‘Doing time in prison was known as “doing a bit of porridge” so it seems incredible that they will not serve it for breakfast here,’ said an inmate
‘Doing time in prison was known as “doing a bit of porridge” so it seems incredible that they will not serve it for breakfast here,’ said an inmate

Prison bans inmates from eating porridge due to 'security risk'

‘They claim it could be used to block up the door locks, but, couldn’t anything?’

Sabrina Barr
Saturday 05 May 2018 13:23
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A prison has banned its inmates from eating porridge from the canteen as it’s been described as a potential “security risk”.

HM Prison and Young Offenders’ Institution Parc is a prison situated in Bridgend in South Wales.

In the most recent issue of Inside Time, a national newspaper distributed for prisoners and detainees in the UK, an inmate of HMP Parc shared his dismay over the ban of porridge at the penitentiary.

“Here at Parc we have been told that we cannot purchase porridge from the canteen as it is a ‘security risk’,” wrote Stephen Bruno.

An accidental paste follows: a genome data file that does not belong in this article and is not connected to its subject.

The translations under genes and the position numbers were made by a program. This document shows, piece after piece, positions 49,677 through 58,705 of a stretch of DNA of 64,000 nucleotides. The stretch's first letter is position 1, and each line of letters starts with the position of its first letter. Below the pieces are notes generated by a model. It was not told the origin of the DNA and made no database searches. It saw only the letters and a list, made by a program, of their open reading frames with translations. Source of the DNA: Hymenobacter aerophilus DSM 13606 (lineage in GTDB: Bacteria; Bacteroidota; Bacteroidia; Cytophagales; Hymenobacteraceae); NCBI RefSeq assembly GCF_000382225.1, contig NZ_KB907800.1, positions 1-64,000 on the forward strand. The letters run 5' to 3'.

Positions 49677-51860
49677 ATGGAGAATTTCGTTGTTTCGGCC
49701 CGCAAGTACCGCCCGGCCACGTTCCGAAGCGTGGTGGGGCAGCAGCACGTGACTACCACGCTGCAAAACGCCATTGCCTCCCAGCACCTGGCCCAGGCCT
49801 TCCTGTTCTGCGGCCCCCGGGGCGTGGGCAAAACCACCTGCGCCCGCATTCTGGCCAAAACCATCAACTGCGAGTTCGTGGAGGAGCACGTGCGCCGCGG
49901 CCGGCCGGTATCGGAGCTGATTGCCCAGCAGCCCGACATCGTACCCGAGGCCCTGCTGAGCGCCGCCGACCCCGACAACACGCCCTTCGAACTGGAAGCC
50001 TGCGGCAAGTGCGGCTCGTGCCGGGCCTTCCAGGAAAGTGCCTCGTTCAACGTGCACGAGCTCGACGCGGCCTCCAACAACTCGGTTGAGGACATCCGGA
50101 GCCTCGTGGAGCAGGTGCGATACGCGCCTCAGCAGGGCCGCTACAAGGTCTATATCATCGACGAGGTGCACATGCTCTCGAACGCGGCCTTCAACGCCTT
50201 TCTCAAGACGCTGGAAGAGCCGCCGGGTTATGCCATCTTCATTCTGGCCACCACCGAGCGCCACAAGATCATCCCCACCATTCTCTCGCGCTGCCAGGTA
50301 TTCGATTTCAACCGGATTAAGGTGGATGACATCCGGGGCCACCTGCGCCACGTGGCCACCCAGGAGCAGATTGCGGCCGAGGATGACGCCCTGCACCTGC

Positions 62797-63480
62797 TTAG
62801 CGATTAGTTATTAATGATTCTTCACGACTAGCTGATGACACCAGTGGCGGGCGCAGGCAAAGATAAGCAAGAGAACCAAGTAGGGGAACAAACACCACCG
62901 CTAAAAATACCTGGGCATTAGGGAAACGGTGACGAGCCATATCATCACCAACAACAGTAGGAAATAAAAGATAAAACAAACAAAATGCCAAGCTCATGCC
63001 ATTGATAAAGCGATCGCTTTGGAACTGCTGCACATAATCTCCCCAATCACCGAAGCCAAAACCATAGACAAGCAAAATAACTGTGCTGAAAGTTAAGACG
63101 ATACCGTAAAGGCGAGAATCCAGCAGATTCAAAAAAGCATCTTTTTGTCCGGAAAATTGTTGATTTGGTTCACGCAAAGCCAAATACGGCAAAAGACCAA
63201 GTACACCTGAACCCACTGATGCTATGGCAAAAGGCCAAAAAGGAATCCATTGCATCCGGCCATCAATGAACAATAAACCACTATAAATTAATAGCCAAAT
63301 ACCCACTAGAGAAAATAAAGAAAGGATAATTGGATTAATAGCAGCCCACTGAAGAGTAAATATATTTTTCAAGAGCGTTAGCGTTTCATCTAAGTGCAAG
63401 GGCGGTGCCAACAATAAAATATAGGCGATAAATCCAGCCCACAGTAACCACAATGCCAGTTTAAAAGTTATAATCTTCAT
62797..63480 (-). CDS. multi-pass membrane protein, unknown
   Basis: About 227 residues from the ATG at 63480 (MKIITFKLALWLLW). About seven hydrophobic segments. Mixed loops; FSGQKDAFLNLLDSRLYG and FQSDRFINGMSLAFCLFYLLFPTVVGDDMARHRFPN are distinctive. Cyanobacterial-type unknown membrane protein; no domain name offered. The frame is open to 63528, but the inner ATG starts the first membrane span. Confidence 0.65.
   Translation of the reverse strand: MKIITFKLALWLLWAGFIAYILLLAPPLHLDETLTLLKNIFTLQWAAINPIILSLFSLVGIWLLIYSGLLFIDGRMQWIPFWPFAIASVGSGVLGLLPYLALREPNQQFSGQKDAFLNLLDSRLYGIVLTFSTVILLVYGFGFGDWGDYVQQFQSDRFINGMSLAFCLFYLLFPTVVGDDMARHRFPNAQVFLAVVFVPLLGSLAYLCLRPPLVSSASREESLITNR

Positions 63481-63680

“They claim it could be used to block up the door locks, but, couldn’t anything?”

Bruno went on to explain that prisoners can buy other products such as glue and Ready Brek from the canteen, but not porridge, which has been a staple breakfast item at the prison for more than a century.

“Doing time in prison was known as ‘doing a bit of porridge’ so it seems incredible that they will not serve it for breakfast here,” he said.

Bruno submitted his comment concerning the debacle in “Mailbites”, a section of the publication dedicated to sharing the sentiments of prisoners or detainees on a number of issues.

It may seem ironic that the prison has issued this porridge ban, considering that the famous British prison sitcom Porridge starring Ronnie Barker took its name from the popular breakfast item.

However, a spokesperson for G4S, the security company that operates HMP Parc, told The Independent that porridge hasn’t been available at the prison for more than a decade due to its ability to brew concoctions such as “hooch” by fermenting liquid.

“While porridge is not available in the prison shop, and hasn’t been for many years, Ready Brek (an alternative to porridge) is on offer for prisoners to buy,” Janet Wallsgrove, director of HMP Parc, told the The Independent.

In October last year, the canteen at HMP Parc was awarded a food hygiene rating of three by the Food Standards Agency, with the hygiene of its facilities described as “generally satisfactory”.

In 2015, Prince Charles visited the prison to support a Prince’s Trust project that aimed to help rehabilitate offenders with the Get Started With Football course.

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